Harmful Algal Blooms FAQs

Sick dogs, unsightly scummy water, and distressing media stories. Algal blooms are becoming more common in the Columbia River. This FAQ explains harmful algae blooms, how they impact the Columbia and human health, and what we can do about them. Let’s dig in.

What are harmful algal blooms?
Harmful Algal Blooms FAQs (photo by oregon.gov)
Harmful Algal Blooms (photo by oregon.gov)

Algae are simple, photosynthetic plants that play an important role in the food web in freshwater systems. Algal blooms are overgrowths of algae or algae-like bacteria in the water. They can be green, red, pink, blue, or brown and can be scummy or slick “spilled paint” looking and may or may not produce a musty, foul, or “rotten-egg” smell. Harmful algal blooms (HABs) are algal blooms that produce dangerous toxins. Not all algal blooms are toxic, but even non-toxic blooms can be problematic. HABs can occur in freshwater, brackish, and saltwater. You may have heard of HABs called red tides, blue-green algae, or cyanobacteria.

What are cyanobacteria?

Also called blue-green algae, cyanobacteria are true bacteria, but have chlorophyll-a like algae. Functionally they act like algae, which is why they are typically considered part of the algal community. Cyanobacteria are the most common culprit of HABs in freshwater in the United States. They thrive in warm, slow-moving, nutrient-rich water (specifically nitrogen and phosphorus). 

What are the risks?

HABs can produce extremely dangerous toxins that can sicken or even kill people and animals. These blooms can severely impact human health, ecosystems, and the economy. The most common health effects come from drinking contaminated water or ingesting it while swimming or recreating. HABs can also cause problems for drinking water treatment systems. Pets are particularly susceptible to toxic algae because of their relatively small size and likelihood of drinking contaminated water.

Why are harmful algal blooms happening on the Columbia?

Worldwide the frequency and duration of toxic blooms have increased in recent years. Since toxic algae love warm, nutrient-rich, slow-moving water, we should expect climate-change-driven heat, drought, and low flows to exacerbate algal problems on the Columbia. Climate change coupled with excessive nutrient pollution may cause more intense blooms that occur more often. Columbia River dams that slow flows and increase water temperatures are significant contributing factors as well.

This doesn’t sound good. Who is responsible for monitoring?

Neither Oregon nor Washington have statewide HAB monitoring systems. In general, any sampling is done on a volunteer basis at the discretion of designated management agencies (such as cities, counties, the U.S. Army Corps of Engineers, the U.S. Forest Service, or parks and recreation departments). But resources are limited. As Oregon Health Authority (OHA) states, “these agencies have little to no dedicated financial and staff resources to carry out sampling and analysis throughout the season.” They go on to say that most waterbodies in Oregon are not monitored. In Oregon, OHA is responsible for issuing health advisories when the available data exceed safe limits, but OHA doesn’t have the authority to require agencies to monitor, even when it is highly recommended.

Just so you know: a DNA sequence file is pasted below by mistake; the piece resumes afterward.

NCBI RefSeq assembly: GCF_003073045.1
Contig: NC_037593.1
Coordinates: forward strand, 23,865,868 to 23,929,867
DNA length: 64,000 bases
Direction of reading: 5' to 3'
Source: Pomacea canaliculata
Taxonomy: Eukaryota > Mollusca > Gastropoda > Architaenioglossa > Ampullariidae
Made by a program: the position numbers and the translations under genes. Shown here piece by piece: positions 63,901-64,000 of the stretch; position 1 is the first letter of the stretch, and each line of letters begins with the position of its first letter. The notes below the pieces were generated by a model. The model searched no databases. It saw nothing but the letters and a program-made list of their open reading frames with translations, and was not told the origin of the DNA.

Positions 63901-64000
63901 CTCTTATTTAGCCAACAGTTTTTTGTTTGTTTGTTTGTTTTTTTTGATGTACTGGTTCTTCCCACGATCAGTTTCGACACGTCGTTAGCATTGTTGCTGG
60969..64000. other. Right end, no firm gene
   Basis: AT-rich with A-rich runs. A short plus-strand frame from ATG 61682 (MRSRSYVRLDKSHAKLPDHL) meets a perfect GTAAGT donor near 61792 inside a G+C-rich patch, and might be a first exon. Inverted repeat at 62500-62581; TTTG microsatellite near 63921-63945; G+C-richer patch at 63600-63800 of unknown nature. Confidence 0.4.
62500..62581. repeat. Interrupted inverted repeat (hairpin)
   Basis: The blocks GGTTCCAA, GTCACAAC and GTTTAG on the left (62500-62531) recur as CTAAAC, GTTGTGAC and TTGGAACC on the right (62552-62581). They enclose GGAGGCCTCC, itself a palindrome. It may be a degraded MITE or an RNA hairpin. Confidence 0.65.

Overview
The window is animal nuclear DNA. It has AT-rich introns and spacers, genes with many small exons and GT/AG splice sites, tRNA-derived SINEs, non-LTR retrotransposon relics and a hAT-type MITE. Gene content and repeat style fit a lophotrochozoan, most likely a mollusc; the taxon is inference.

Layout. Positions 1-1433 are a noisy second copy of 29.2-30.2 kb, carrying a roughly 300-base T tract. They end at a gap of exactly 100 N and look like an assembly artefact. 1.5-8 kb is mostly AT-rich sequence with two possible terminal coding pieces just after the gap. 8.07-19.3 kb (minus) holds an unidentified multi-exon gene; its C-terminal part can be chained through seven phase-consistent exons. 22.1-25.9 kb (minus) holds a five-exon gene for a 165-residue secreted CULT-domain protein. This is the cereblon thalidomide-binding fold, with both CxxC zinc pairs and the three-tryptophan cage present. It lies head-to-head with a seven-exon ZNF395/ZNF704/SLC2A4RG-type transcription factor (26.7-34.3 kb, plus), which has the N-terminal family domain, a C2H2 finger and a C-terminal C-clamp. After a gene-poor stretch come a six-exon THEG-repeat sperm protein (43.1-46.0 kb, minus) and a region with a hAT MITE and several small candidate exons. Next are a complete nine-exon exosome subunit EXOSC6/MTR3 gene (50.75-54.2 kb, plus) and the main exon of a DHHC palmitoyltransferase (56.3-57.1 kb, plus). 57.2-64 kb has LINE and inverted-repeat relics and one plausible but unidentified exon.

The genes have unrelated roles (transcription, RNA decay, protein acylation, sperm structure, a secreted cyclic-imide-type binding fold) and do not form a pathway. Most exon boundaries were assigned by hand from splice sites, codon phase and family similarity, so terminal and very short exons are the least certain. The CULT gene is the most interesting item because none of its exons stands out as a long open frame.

Is Columbia Riverkeeper monitoring HABs?

Columbia Riverkeeper is not currently sampling or monitoring harmful algal blooms for toxins. However, we will do our best to inform the public in cases where harmful algal blooms have been identified. 

How will I know if a bloom is toxic?

Not all algal blooms are toxic but, unfortunately, you can’t tell just by looking. Sampling and testing are required to determine if toxins are present. Being aware of local health advisories is important, but if the water looks scummy or pea green, people and pets should avoid water contact. The motto is: “when in doubt, stay out!”

What can we do to help?

To prevent toxic algal blooms, we need to reduce nutrient inputs from industrial chemicals, fertilizers, manure, and human waste; increase water flow; address the temperature impacts of dams; and curb climate change. Even small changes from individuals can help, like always remembering to pick up pet waste and adopting practices to reduce nutrient pollution (e.g. taking care to not over-fertilize). Reducing stormwater runoff and protecting riparian habitat help too since nutrient pollution in runoff can trigger HABs. We also need to increase monitoring and develop better communication systems to protect people, pets, wildlife, and the environment. 

Additional resources:
Is it safe to swim?

Columbia Riverkeeper monitors water quality at popular Columbia River recreation sites.